One book leads to another...

Wednesday, April 20, 2016

Friends of the Famous - Q



In her book “Good Dog…Stay” Pulitzer prize-winning columnist and consummate novelist  Anna Quindlen writes “The life of a good dog is like the life of a good person, only shorter and more compressed”  as she shares with trademark wit and wisdom the experience of growing older with her beloved black Lab, Beau. A must read for any dog-lover or anyone who’s ever wondered how much easier life could be if we could all just raise our noses to the air from time to time and holler “I smell bacon”!






In the truly heart-warming Japanese production of Quill; the life of a Guide dog, a yellow lab plays the starring role and delivers his best throughout the entire film based on a true story of his early trainers, Quill’s journey, and how they meet up again much later. Artfully interspersed, subtle humor blends well with bittersweet moments that resonate in this documentary-type validation of service animals and the real-life roles they play in society.






Quixall Crosset deserves honorable mention for being the all-time champion losing racehorse in Britain’s history that, despite showing best countless times, had over 100 starts without a win.  In 1998, having surpassed the record of 74 continuous losses he earned the nickname “Sultan of Slow” yet remained in the, ah, running another four years (he was then 17 years old!) before his owner was expressly requested to desist his racing career.  And while Quixall Crosset won’t be bringing up the rear at the tracks anymore he can still claim one victory, and that is over America’s Zippy Chippy, whose career was slightly less dreadful. Who said winners have to finish first?
  


Good News: Quills from our friend the porcupine have inspired a team at Harvard to design needles that deliver less-painful injections. 





 Happy Wednesday!


Cowboy etiquette

13 comments:

  1. A losing racehorse, and they kept racing him! That's gotta be inspiring. Maui Jungalow

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    1. Hello Courtney!
      Yep, they did. He had to have had at least a following for the underdog;-)
      Thanks for coming by!

      Delete
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  3. I can imagine someone leaving the horse in the race because he would have such increadible odd, it would attract people to bet on him. And there are people who like to bet on long-shots.

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    1. Hi Jeffrey!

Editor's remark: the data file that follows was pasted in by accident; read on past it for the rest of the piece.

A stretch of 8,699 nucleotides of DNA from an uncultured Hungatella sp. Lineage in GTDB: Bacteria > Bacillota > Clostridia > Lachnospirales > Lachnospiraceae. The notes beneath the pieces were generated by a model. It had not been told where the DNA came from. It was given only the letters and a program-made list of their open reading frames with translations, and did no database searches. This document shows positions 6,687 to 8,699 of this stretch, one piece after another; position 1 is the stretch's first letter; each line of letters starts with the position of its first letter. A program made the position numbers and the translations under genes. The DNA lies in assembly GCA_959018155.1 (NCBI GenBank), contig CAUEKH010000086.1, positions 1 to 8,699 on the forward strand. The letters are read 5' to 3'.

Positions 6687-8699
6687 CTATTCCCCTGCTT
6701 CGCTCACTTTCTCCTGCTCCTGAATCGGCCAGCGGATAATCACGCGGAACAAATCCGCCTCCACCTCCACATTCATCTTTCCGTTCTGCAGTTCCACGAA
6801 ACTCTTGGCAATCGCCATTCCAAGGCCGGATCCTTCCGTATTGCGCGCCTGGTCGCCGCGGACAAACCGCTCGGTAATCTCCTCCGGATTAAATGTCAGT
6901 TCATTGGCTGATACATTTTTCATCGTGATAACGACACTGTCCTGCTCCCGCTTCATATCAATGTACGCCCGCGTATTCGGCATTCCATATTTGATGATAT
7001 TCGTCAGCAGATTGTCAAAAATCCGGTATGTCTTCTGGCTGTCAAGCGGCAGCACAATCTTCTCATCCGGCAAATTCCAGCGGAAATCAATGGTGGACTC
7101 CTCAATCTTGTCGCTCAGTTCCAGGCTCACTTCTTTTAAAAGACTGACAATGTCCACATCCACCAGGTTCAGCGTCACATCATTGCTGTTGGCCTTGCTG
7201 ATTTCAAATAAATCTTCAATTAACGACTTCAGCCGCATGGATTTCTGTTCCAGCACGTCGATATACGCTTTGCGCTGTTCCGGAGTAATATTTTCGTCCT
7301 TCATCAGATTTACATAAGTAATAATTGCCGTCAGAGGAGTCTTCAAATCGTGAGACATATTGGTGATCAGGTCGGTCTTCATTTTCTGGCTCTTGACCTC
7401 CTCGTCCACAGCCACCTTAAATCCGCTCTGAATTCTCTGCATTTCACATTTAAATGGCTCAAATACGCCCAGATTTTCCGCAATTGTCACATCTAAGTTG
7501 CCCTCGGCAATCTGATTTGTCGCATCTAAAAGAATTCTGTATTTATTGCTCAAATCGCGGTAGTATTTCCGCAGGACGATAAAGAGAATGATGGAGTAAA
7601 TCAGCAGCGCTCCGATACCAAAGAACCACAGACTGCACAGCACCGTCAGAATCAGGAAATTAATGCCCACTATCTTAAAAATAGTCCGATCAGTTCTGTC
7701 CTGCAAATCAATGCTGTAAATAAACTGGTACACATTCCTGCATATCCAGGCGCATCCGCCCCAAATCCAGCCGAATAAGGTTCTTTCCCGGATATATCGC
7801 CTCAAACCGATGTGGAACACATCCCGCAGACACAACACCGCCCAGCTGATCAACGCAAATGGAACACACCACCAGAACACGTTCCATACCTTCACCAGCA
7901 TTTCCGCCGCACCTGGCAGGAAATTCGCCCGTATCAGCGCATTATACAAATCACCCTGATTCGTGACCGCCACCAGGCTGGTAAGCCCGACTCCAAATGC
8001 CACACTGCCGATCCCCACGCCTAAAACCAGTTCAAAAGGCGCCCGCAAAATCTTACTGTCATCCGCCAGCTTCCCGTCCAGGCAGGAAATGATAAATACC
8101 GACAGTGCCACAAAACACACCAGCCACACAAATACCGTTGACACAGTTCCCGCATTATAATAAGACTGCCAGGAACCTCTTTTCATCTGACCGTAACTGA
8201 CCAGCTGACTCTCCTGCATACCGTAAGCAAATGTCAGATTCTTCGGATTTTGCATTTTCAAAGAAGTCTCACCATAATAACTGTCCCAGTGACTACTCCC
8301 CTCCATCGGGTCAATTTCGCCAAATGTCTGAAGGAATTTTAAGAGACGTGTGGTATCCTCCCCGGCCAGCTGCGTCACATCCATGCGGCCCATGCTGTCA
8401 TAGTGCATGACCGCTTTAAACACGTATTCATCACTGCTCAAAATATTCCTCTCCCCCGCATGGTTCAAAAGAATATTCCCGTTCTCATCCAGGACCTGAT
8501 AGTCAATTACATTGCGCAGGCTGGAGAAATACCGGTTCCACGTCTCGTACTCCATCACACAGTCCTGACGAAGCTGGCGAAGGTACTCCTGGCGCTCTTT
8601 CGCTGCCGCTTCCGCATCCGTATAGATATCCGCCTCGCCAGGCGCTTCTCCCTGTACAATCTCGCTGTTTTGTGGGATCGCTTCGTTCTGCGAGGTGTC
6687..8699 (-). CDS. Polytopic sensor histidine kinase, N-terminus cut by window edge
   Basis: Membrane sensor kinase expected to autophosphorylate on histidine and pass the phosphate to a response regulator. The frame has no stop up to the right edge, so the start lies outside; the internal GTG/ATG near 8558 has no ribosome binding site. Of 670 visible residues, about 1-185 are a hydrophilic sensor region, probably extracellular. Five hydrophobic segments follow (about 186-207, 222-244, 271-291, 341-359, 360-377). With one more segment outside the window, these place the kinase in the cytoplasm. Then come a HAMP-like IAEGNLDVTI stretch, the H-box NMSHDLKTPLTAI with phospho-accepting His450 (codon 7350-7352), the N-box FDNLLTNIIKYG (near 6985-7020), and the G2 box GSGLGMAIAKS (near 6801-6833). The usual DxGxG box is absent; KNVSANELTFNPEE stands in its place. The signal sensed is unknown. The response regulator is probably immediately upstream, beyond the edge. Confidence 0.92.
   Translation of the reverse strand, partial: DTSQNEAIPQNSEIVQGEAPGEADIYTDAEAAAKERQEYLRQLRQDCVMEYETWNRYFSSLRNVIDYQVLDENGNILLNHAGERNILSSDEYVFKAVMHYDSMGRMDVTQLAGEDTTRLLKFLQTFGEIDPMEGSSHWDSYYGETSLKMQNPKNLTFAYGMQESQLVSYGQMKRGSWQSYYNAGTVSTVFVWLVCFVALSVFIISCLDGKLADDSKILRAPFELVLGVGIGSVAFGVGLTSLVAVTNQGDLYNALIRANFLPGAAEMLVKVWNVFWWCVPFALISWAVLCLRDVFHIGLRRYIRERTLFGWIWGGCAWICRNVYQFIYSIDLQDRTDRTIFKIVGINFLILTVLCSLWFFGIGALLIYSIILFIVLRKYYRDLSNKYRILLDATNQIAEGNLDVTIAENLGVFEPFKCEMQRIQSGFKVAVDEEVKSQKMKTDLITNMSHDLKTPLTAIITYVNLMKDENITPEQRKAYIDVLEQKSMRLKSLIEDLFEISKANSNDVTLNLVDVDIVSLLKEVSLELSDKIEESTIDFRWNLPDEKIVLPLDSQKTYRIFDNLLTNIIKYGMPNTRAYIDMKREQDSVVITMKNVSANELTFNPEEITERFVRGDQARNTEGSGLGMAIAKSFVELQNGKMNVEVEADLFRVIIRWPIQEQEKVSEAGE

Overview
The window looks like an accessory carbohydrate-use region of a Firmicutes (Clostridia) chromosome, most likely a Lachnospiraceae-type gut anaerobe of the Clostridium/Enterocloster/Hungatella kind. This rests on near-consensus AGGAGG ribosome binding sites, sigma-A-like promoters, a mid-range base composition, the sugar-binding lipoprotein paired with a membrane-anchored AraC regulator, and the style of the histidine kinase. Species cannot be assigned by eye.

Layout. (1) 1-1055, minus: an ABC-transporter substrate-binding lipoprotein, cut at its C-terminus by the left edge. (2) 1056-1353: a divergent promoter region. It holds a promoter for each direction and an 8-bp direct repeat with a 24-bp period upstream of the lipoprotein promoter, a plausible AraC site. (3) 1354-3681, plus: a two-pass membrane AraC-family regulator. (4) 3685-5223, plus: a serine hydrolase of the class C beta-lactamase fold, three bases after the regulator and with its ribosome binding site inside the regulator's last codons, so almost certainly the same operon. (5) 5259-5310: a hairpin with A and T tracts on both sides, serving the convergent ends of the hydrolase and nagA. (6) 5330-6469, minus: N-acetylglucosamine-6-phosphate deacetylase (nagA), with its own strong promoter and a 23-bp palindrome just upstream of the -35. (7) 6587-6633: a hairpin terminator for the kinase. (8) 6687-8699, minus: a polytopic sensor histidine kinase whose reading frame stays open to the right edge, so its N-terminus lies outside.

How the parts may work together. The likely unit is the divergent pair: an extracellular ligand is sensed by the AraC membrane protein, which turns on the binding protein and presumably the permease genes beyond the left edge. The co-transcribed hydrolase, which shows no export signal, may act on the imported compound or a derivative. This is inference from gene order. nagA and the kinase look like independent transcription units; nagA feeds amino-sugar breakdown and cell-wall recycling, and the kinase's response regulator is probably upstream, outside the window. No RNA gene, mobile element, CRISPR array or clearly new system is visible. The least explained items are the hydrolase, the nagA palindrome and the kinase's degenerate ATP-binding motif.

You do have a point, and that's exactly why they kept racing him. He wasn't a total loss, he just couldn't win;-)
      Good to see you!

      Delete
  4. Hi, dear Diedre!

    Great Q stories here, dear friend! As much as I love dogs, I tend to shy away from books and films about them because, inspiring as they might be, they put my emotions through the wringer. When a dog dies in fact or fiction it always hits me hard. Burned into my memory is the image of my big brother, tears streaming down his face, carrying the lifeless carcass of our dog Fuzzy back to the house after Fuzzy ran under the tires of the school bus one morning and was killed. I was only three at the time but that terrible day has stayed with me. I was eight when the ending of the Disney movie Old Yeller hit me very hard. You get the picture.

    It doesn't surprise me that the quill of the porcupine has inspired a better design for injection needles. Nature's handiwork is a great source of inspiration for the design of many man-made goods.

    Thank you, dear friend Diedre!

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    1. Mornin' Shady!

      Your story of Fuzzy brought tears to my eyes. No, you don't forget a scene like that. Ever. Gads, I hadn't thought of Old Yeller in years. I had a drastically different emotion for that one than I did while watching Cujo.

      I'm all for less-painful needles, having suffered many stinging stabs as they tried to regulate epilepsy medications. I learned to think of ice cream and look away as they did it. I recently saw a commercial about nurses where the nurse and young patient recited a 'bo-fana' jingle during the process - what a fantastic idea!

      Have a happy day, my friend:-)

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  5. That's a nice collection of books you got here!

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    1. Thanks, Cynthia! Wait, do you mean the two I mentioned, or the books pictured in my header? Either way, I'd recommend them all;-)

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  6. I want to read that first one SO badly! I'm going to have to work it in somehow.

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    1. Me too, Stephanie:-) My TBR list is getting so long I've taken to reading a few at a time!

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  7. Anna Quindlen's book looks familiar, but I don't think I've read it. Does it have a death scene? Those are hard for me to handle and bring back memories of my Dalmatian's passing in particular and all the other dogs before her, in general. Fun story about the losing race horse! He sure had a long, illustrious career despite that. ☺ Interesting news about the porcupine quills. Less painful injections would be a relief.

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    1. Hi there, Debbie!
      Yeah, I think Ms. Quindlen's dog does pass away. But it's a heartwarming look at the pleasure they had growing older together.
      Sometimes it helps to remember the smiles to dry your tears. Cyber-hug to you, my friend.
      I was very glad to learn about less painful needles! Naturally, they don't have draw from me much anymore, but still;-)
      Have a peaceful evening:-)

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Any thoughts? Join the conversation, comments welcome here!